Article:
‘When the baby arrived he had mucus in his mouth so I wiped it out. He wasn’t breathing so I gave him the kiss of life, then he started crying and I gave him to Kirsty to do skin-to-skin.

‘The medics came and the umbilical cord was cut before he was taken inside.’

Ms Brook said: ‘I was overjoyed when Harry started to cry. We all were. It wasn’t the birth I was expecting.’

‘I felt my waters break that morning, but the hospital put a baby monitor on me, checked me over and sent me home.

‘The pains kept getting worse and by about 8pm I went to my sister’s home and she suggested I have a bath.

‘When I got out we timed the contractions at three minutes and phoned the hospital and they said to come in.

‘I saw the doctor who sent us home the next day and he said to me “I’m so sorry, I haven’t got X-ray eyes. I honestly believed you had a water infection”.’

Baby Harry is now back at home with his parents. His mother added: ‘He is wonderful. We are over the moon.’


The British government minister who thinks that lessons in porn are acceptable: MP says schools are free to teach children despite impact of images on youngsters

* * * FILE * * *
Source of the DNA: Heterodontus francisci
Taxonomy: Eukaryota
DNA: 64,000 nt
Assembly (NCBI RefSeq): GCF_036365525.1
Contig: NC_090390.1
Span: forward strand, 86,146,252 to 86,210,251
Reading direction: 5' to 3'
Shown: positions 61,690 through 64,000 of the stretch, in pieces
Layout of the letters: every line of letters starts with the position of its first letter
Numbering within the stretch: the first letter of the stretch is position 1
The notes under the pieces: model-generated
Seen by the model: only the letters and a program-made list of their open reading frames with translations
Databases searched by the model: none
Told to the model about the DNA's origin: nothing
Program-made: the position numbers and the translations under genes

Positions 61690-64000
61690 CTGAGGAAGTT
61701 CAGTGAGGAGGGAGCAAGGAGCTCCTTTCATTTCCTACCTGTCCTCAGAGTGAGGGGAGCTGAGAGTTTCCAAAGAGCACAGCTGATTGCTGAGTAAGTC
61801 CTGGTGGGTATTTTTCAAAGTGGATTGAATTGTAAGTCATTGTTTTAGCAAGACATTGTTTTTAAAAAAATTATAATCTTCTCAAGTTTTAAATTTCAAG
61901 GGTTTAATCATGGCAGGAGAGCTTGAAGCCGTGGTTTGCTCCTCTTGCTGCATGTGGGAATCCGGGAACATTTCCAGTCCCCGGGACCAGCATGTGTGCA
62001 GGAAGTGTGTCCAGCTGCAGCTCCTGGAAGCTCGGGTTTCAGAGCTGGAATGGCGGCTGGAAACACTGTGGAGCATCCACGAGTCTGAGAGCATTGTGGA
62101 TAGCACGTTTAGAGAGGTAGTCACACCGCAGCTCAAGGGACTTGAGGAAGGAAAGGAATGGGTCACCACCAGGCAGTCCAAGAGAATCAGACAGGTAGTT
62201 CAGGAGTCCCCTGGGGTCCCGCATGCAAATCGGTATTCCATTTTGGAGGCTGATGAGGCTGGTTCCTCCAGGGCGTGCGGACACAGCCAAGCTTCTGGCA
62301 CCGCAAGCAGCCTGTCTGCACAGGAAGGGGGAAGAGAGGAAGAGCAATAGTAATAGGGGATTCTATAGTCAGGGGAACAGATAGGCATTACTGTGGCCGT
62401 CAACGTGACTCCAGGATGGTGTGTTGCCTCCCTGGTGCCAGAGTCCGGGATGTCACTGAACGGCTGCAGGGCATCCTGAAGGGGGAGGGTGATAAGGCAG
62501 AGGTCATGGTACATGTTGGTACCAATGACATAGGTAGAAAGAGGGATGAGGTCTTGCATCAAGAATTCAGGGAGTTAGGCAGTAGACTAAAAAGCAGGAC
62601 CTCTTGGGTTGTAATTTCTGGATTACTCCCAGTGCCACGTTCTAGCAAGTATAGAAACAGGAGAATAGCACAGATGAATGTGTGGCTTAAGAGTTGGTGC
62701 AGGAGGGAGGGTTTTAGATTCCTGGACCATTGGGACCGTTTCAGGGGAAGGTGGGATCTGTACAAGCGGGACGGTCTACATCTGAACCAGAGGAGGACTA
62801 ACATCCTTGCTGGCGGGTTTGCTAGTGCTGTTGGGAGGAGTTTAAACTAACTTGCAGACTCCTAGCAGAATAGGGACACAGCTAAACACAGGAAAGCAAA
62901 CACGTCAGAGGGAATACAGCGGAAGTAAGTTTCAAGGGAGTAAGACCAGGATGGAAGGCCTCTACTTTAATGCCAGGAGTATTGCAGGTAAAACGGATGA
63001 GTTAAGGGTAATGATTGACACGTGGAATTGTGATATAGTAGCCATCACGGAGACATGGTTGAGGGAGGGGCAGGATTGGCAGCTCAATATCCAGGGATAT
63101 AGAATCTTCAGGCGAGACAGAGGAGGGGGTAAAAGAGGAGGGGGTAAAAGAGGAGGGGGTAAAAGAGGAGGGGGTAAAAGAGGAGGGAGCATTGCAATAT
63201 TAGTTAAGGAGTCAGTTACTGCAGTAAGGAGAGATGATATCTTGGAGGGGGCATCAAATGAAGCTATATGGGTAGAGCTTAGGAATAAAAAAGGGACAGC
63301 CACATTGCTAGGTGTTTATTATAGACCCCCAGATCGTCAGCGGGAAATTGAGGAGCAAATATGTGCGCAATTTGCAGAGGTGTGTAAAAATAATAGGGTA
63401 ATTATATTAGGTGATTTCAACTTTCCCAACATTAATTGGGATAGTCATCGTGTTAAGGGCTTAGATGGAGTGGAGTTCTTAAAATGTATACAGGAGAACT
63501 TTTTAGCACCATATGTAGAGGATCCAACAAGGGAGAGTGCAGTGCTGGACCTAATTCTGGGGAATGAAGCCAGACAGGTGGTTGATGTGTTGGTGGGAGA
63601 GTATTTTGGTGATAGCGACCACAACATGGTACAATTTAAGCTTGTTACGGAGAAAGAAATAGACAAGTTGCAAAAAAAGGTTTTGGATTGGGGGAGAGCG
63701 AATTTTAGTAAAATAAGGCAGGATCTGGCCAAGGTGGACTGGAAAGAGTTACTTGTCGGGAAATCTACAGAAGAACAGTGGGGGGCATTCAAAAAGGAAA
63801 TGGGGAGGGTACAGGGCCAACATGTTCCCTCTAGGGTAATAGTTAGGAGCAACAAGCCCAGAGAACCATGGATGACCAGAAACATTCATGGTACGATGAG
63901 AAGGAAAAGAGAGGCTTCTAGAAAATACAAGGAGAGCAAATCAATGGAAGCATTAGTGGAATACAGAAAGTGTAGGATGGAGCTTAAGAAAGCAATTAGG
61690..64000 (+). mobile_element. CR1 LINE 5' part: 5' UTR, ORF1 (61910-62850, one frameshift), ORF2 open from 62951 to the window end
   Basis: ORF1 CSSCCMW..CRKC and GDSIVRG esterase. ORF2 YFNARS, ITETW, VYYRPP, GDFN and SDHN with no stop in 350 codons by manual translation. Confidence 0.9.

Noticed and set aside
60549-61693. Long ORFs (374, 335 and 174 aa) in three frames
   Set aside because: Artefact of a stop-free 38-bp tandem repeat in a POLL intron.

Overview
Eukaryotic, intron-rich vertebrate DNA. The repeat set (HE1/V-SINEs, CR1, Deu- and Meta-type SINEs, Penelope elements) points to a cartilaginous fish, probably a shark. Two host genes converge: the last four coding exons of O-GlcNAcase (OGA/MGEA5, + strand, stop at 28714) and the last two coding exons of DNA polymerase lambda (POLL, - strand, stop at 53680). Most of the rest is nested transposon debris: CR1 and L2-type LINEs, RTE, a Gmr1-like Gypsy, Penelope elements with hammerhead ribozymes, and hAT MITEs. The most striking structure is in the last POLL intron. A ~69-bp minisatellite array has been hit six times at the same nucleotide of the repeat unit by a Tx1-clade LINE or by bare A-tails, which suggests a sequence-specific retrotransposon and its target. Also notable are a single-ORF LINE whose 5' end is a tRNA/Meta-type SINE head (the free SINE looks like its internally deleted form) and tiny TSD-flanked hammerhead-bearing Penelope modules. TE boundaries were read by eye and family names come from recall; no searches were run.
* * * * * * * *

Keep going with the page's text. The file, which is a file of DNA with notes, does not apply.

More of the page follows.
Schools are free to give lessons in pornography, an education minister has admitted despite concerns about the impact of hardcore images on children.

Campaigners have warned that growing numbers of youngsters are hooked on graphic films found online.

David Cameron is preparing to make it easier for parents to block online porn from new computers.

But Liz Truss insisted lessons in porn can form part of ‘age appropriate’ studies.

Some teaching unions have called for students to be taught about porn from the age of 10.

But an alarming study last month revealed children as young as 11 are becoming addicted to internet pornography giving them ‘unrealistic expectations’ of sex.

Counsellors at Childline also report a surge in calls from youngsters traumatised after seeing adult images online.

However, Ms Truss backed teachers to discuss porn in the classroom. She said: ‘The Government wants all young people to have high quality, age appropriate sex and relationships education.

‘The current non-statutory programmes of study for Personal, Social, Health and Economic (PSHE) education, which include sex and relationship education, can provide opportunities for schools to teach about pornography.’

PSHE, which includes sex and relationships education, is not compulsory in England unlike other parts of the UK.

Ms Truss’s admission that pornography can be taught as part of PHSE lessons will alarm parents and children’s campaigners.